J.V. Cain had a promising career come to a fatal end on the field
J.V. Cain (James Victor) was drafted in the first round, seventh overall in the 1974 NFL Draft. It was a surprise selection for the then-St.Louis Cardinals. They had just won their first ever division title, their season ending after losing to the Minnesota Vikings 30-14 in the divisional round. Jackie Smith was still on the roster, and the offense was the team’s better half. However general manager George Boone decided to pull the trigger anyways, stating that “We [the Cardinals] didn’t feel we could pass up a guy like that“.
Nonetheless he made the most of his time as a backup, making spectacular catches and racking up over 1,000 yards and 9 touchdowns in his four years with the team. He was set to take over Smith’s role in the passing game in 1978 after Smith “retired” and then joined the Dallas Cowboys on their Super Bowl run where Smith became the “sickest man in America”. It didn’t happen as he had surgery to repair an Achilles injury(paywall).
“I just wish to God that they (the Cardinals) have all the luck in the world without me,” he said. “There was a lot riding on my shoulders this year and I thought I was ready to handle it. I thought I’d be coming through.”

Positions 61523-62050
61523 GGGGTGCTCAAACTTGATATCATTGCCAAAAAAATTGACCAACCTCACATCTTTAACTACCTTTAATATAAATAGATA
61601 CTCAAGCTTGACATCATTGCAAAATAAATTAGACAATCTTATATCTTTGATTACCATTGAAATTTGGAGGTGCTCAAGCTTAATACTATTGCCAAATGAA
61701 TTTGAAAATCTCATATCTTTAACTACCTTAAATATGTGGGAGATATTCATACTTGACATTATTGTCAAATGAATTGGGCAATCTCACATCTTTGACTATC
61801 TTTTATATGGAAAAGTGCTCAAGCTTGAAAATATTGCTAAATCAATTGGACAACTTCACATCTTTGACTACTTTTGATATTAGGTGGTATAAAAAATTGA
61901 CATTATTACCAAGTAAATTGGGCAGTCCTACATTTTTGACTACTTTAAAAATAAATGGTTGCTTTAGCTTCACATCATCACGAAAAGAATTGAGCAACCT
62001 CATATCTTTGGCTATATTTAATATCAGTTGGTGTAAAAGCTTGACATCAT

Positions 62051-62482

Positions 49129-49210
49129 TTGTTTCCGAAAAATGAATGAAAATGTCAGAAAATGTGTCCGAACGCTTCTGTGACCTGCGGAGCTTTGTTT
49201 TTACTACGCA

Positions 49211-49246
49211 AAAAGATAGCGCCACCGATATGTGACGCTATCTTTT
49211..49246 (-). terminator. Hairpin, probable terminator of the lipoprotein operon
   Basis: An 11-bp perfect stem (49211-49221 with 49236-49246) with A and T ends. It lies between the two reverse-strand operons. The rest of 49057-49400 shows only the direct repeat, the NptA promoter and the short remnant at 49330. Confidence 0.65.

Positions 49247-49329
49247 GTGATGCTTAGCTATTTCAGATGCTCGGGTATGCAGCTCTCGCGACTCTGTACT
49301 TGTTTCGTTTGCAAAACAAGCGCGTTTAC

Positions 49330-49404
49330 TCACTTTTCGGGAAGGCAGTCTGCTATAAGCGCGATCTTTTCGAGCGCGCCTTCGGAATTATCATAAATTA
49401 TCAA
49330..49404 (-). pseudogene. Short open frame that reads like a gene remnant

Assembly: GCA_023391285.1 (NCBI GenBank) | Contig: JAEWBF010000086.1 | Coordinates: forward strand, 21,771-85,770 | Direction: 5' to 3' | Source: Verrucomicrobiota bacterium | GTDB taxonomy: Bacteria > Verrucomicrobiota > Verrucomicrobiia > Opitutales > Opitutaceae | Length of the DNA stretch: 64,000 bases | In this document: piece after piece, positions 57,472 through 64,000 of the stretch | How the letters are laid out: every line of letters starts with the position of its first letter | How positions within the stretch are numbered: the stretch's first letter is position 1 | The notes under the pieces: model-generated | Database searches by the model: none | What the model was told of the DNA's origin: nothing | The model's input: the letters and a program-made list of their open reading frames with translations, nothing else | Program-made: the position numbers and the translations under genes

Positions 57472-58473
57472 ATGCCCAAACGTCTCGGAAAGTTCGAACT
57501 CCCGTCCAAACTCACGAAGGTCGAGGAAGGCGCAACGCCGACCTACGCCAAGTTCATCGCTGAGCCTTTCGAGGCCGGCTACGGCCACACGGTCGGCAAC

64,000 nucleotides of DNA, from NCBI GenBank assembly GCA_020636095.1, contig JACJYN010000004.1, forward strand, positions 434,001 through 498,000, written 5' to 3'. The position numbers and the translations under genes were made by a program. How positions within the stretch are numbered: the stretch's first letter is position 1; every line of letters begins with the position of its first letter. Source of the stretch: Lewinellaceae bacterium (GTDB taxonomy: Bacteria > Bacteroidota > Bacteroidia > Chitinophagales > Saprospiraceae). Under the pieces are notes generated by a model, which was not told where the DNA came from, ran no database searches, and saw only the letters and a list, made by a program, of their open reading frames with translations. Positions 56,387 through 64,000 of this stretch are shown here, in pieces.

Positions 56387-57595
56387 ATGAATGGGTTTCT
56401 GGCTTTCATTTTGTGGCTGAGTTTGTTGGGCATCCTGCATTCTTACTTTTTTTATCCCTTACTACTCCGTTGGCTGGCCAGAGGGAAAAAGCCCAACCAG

–J.V. Cain, via Tom Barnidge of St.Louis Post-Dispatch
J.V. Cain really did leave it all on the field.
Cain would go on to miss the 1978 season, and would start training as soon as he could. Fast forwarding to the offseason the next year in 1979, he was at practice and getting used to making all those amazing one-handed stabs that he had made throughout his career. It was a nighttime practice at Lindenwood College when Cain suddenly collapsed.
Teammates and coaches gathered around Cain, confused by what had transpired as apparently had been a lighter practice that evening. He was momentarily revived on the field using CPR, and was taken off to St.Joseph’s hospital and would end up passing away just two hours later. Absolutely devastating to a man who was a devout Christian who believed in the Bible and had such a positive outlook on life. He died on his 28th birthday, and the cause of death was a rare heart condition.
Cain’s number 88 is retired by the team, and only four players ever had worn the double eight on their chest. He was a great man and was respected by all, and one of his last wishes was “I don’t want people to forget about me…And maybe say a prayer for me”.
We surely haven’t forgotten, nor will we ever. Rest easy J.V.
Thanks to thebigredzone.com and the St.Louis Post-Dispatch for their incredible work on Cain’s story.